APRIL 26, 1956: A crane in Newark, New Jersey loads 58 aluminum shipping containers onto an aging World War II freighter named the Ideal X. Five days later, the ship arrives in Houston, Texas , where another crane loads the 33-foot crates. on trucks. The era of containerization begins.

That’s how people usually tell the story, and they’re not entirely wrong. It was a big day for businessman Malcolm McLean, owner of the Ideal X, and the empire he would grow. But earlier versions of the shipping container had passed through Seattle’s docks for a few years.

In 1949, a 35-year-old engineer in Spokane designed a 30-foot aluminum box for barges heading to Alaska. The company he worked for only sold 200, but in 1953 the Alaska Steamship Company routinely hauled its cargo in crates (wood, steel) between The Evergreen State and The Last Frontier.

This week’s magazine article is about container ships and the largely invisible labor on board them, but there is another group of workers behind those port fences who are essential to the operation. : tank tops. Before containerization, the cargo they loaded and unloaded was called “breakbulk”: individual sacks of flour and coffee, pallets of apples, steel beams.

When stevedore Herald Ugles started working the Seattle docks in 1980, he estimates that about half of the cargo loaded was in containers and the other half was breakbulk. “We had apples; Fisher’s Flour Mill on Harbor Island, all bags of bulgur and flour; banana ships; steel ships,” he says. “I threw away a lot of apples and for many years I couldn’t eat apples.”

Now Ugles is president of his local (the International Longshore and Warehouse Union, or ILWU, Local 19), and the job is generally more like 90% containers and 10% other stuff. In 1960, the Port Commission of Seattle saw the containerized future and announced a $32 million facility upgrade, including two container terminals. “They’ve been going after the container market,” Ugles says. “That’s probably why we’re as big as we are at containers.”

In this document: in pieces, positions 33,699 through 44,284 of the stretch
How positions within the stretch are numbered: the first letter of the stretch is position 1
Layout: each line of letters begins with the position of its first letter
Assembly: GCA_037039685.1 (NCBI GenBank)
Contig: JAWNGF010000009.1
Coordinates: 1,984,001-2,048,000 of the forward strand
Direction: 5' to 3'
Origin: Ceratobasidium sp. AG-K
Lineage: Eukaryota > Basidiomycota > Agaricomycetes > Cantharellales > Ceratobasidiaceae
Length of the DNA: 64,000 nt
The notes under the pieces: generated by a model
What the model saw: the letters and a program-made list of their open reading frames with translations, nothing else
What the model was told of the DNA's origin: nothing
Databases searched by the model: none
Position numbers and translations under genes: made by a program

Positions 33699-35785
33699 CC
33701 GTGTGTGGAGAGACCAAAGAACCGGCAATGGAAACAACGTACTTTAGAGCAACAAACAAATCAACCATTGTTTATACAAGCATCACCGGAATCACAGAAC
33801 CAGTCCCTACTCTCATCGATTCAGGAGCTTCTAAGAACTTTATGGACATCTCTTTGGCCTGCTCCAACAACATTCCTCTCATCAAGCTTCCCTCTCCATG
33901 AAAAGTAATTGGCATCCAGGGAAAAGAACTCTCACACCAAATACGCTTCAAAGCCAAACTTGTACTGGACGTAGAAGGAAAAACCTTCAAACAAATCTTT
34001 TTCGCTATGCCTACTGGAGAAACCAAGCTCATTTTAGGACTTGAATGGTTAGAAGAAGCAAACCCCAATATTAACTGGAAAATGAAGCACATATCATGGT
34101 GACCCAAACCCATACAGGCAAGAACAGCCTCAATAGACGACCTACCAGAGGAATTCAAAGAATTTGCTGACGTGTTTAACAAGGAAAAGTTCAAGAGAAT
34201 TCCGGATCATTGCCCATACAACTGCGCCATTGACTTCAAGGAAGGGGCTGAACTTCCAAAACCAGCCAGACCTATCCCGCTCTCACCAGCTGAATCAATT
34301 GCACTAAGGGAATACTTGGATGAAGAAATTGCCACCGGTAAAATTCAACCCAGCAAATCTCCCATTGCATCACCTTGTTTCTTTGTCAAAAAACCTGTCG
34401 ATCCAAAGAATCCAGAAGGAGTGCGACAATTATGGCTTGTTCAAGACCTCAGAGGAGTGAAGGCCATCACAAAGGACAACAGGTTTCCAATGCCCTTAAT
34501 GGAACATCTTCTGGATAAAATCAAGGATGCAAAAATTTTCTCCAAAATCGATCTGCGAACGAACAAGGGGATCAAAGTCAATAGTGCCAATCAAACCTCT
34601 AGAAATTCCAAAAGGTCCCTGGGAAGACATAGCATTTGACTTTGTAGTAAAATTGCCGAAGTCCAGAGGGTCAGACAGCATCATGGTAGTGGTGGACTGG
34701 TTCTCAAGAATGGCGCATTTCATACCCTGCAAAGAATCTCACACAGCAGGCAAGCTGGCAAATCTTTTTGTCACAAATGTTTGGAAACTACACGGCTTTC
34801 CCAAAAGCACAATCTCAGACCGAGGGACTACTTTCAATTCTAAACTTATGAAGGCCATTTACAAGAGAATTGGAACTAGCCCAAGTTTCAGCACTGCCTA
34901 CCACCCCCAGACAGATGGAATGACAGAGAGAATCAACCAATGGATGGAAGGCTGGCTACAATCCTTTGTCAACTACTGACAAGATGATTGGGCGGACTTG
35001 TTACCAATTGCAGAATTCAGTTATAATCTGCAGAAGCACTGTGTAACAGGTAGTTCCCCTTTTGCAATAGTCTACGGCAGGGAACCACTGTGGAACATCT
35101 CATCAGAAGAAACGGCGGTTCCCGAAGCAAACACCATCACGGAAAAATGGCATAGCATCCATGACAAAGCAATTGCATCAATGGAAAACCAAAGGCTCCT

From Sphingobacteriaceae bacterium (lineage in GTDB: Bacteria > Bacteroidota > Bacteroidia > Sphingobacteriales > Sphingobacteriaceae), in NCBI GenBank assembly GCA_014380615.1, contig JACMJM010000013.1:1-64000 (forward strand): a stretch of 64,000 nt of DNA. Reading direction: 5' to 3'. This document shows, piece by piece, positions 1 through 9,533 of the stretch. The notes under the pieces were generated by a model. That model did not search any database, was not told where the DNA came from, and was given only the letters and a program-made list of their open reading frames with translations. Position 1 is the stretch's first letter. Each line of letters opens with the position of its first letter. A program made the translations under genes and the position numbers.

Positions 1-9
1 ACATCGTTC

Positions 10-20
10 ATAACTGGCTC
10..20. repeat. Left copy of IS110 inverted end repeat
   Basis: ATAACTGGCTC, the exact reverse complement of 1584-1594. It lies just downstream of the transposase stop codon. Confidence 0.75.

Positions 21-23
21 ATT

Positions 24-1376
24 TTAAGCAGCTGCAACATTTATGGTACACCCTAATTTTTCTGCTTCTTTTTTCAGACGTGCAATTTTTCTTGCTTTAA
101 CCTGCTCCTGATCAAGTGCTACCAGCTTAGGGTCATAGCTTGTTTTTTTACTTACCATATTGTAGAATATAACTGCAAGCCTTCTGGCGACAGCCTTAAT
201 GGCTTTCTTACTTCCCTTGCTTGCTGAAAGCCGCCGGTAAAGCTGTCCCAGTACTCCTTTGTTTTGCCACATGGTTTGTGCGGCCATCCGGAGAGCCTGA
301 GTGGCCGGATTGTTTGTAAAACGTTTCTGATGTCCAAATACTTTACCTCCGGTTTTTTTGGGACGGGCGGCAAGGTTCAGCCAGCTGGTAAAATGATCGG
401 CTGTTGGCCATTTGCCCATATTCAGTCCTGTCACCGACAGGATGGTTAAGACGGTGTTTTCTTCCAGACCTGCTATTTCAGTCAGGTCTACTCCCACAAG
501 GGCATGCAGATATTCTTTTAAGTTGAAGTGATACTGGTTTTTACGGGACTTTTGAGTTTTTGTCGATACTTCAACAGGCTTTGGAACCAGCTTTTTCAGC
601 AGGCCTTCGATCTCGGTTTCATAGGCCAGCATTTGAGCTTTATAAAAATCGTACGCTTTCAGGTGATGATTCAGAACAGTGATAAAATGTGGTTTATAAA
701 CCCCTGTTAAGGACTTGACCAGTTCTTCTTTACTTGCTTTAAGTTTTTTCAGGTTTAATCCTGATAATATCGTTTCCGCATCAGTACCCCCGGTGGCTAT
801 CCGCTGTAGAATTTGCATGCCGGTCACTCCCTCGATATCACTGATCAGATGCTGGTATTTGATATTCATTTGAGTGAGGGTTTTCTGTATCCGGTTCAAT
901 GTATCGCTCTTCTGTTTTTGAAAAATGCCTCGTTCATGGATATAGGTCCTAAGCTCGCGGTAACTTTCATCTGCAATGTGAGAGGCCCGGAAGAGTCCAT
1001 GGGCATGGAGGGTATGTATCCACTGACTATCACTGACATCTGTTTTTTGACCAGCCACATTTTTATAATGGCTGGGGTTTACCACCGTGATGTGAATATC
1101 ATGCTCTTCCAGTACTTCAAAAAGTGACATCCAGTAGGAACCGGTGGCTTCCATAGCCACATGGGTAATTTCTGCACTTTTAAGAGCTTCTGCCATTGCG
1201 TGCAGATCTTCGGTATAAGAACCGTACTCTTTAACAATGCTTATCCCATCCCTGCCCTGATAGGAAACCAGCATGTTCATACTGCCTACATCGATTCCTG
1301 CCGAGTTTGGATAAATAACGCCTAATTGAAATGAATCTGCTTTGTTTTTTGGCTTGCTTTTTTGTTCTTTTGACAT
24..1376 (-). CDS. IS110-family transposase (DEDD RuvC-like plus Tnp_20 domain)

These days, Seattle stevedores also get seasonal work on cruise ships. They load and unload passenger baggage and all on-board supplies: food, alcohol, flowers, linens, furniture, accessories for shows, everything. “When it’s cruise season, that’s about 25-30% of our work,” Ugles says, and that’s when “casuals” (part-time workers) can rack up hours to qualify to join. full-time labor pools.

The next technological leap could be automation: AI handling cargo and cranes instead of workers. But Ugles doesn’t seem too worried. “There are always rumors about automation,” he says. “But it requires a lot of land – which we don’t have – and a lot of capital expenditure.”

These giant, automated ports in Denmark and Saudi Arabia, he says, tend to load and unload entire ships – here the work is often more specialized, removing 25% or 40% of the containers from the ship while keeping it balance. Human workers, he says, can stack containers higher than current AI equipment and solve problems – making better and faster use of limited space, getting containers out of the terminal and to their destinations.

“The automation works in large ports with lots of space, but the container turnover or speed per acre isn’t as high,” he says. “It’s all about terminal velocity.”